(My early concept art.)
I had a great time with the Siren Head build.
Using the bandsaw, drills, files, hammers, bludgeoning the design to my will was wonderful. Almost everything I’ve done in the past two years was code-based with occasional light wiring. So, it was so visceral to use all the tools.
It kind of reminded me of the “Scary Door” project, where I built a standalone doorframe and machined an air valve assembly.
Halloween is always the perfect time to get hands-on in the nitty-gritty.
I had a couple of accidents during the build.
- There was so much pressure on the Teensy 3.2 USB connector that it was ripped off the board. I was going to fix it, but I didn’t have a reflow oven anymore. Luckily, I have a backup Teensy!
- I burned out one of the megaphone driver boards. For a split second, I have the battery wired up backward… and that’s all she wrote! It’s not too apparent, but the color schemes of the driver boards can be misleading. Again, I prepared for such issues and had a third megaphone on backup.
- The USB battery pack I had didn’t work right out of the box. Not my fault. It would never charge. I really wanted to use it too. It had a 9V output I wanted to use for powering parts of the system. Of course, I had a bunch of external battery packs… as we all do.
- Whenever I build a Halloween project, it always comes with a cascading, avalanching cost. This Siren Head one was no exception. I changed backpacks, megaphone selection, battery holders and types, fastening options. It added up big time.
- The wiring harness was enormous. I know Siren Head has wires hanging out in its design, but I may have taken that too far. I had a major tangling effect going on. Isn’t there a formula for how wires get tangled? I usually would bundle and route cables, but that would have lost the Siren Head look.
- Mounting the megaphones was too messy. Epoxy is not something you want on your hands. When I started that process, I didn’t have gloves on. Beware! The main issue I had was the amount of epoxy I used worked well for an ad-hoc mounting system. However, I would see cracks in the epoxy with use over time. Bolting it together would have been a better idea and less messy.
The effect on my son.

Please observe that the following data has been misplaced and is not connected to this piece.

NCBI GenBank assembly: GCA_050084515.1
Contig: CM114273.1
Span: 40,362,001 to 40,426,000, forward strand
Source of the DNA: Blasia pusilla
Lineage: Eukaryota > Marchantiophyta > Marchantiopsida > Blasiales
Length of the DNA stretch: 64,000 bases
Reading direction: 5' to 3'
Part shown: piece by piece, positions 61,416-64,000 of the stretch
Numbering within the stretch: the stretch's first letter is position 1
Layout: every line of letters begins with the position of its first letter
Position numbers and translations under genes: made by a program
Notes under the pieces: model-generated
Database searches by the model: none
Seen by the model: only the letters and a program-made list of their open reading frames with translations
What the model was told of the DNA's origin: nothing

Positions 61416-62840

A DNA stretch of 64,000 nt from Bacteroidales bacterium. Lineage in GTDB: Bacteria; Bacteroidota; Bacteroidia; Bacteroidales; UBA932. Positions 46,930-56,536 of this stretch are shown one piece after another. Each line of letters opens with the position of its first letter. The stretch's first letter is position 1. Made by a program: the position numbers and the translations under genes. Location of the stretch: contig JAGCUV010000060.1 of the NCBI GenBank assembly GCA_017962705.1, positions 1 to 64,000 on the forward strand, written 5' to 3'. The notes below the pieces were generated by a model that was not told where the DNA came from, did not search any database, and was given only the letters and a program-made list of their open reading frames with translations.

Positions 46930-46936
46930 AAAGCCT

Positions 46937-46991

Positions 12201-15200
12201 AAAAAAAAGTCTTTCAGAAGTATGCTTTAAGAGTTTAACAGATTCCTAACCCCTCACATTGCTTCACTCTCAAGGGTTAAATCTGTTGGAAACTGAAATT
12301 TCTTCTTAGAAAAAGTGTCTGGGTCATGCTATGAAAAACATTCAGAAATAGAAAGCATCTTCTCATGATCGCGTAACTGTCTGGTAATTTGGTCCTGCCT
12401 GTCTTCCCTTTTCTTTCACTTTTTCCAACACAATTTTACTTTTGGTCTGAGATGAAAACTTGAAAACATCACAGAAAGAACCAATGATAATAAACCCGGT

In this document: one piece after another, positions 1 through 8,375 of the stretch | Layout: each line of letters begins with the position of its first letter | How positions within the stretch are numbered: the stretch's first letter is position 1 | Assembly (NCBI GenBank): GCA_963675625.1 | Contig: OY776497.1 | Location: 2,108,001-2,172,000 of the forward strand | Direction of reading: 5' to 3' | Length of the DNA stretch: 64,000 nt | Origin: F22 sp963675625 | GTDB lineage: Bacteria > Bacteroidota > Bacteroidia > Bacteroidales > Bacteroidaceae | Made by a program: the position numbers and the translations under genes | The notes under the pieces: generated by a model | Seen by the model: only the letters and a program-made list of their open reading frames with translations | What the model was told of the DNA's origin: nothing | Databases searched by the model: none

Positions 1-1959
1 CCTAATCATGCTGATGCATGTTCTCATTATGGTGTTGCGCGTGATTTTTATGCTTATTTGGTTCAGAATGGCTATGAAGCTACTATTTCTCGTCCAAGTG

He loved it. Well, he loved the way it looked and operated. But the weight… yikes. It was heavy. Being able to play the siren sounds on command seemed like a mind-blowing experience for him.
But will he wear it for Halloween?
I designed the system in two parts on purpose; the microcontroller player unit and the sirens separate. 80W of siren power is awesome, deafeningly loud, but I knew it might be too much for a little kid. So, I am taking the player unit and plugging it into a small battery-powered speaker. He’ll carry everything in a smaller backpack. And we upgraded his cardboard Siren Head hat with some new faux sirens.
If I had more time and money
As I was building this, I thought, what if it was louder?
What if I put the system on a 40-foot-tall sculpture of Siren Head with even bigger sirens?
What if that 40-foot-tall Siren Head was animatronic?
What if I took that sculpture and put it someplace random, hidden as the real Siren Head would stand? Make it motion-activated?
Could I finally get my MIG welder back out and dusted off?
On a lesser scale, I would love to tighten up the design. Perhaps making my own megaphones would be a better option. It would be far less weight.
Originally, I was going to add some robotic or mechanical mouths inside the sirens. But, I had almost no time to get it done. So, this would definitely be part of a continued design.
Although the helmet is a good way to mount things, I didn’t really like the shape. I wanted something like a “hard-hat fez” instead. A cylindrical hat would look more like Siren Head’s post-like neck. So, I would explore fez hats or something like them.
If you want to see my other Halloween projects, here's the list:
1. First up is my favorite, “The Scary Door.” A lot of time went into this one, I think is has the most potential for scaring people.
2. Second, I took the idea of the door and made it an innocuous porch. It’s “The Scary Porch.” As you approach it, the lights flood the porch with red light and deafening scary sounds.
3. "Scary Eyes" up next. The idea was to place eyes that blink in the darkness of the nooks and crannies. I got the idea after seeing a few raccoons in the dark, staring at me, blinking.
4. "Scary Shadow" was something I always wanted to try. Taking a small object and projecting the shadow as large as I could. What’s most scary, to me, is I always have a hard time filming in that area. Hence the weird video effects.
5. Not part of my “scary” series exactly, but I wanted to create a pumpkin lightshow.
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6. "Scary Tapping" is another visceral sound that always gets people. I tried to make a way to create a tapping noise. Place it behind a wall or door, and it’s kind of creepy.
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7. "The Scary Doll" project is another innate fear for many, dolls that come to life. High tensile fishing line and a stepper motor goes a long way. Not to mention, creepy sounds.
8. “Longarm” a short monster movie, but also a wireless motion sensor project!
Have a question about these, feel free to reach out!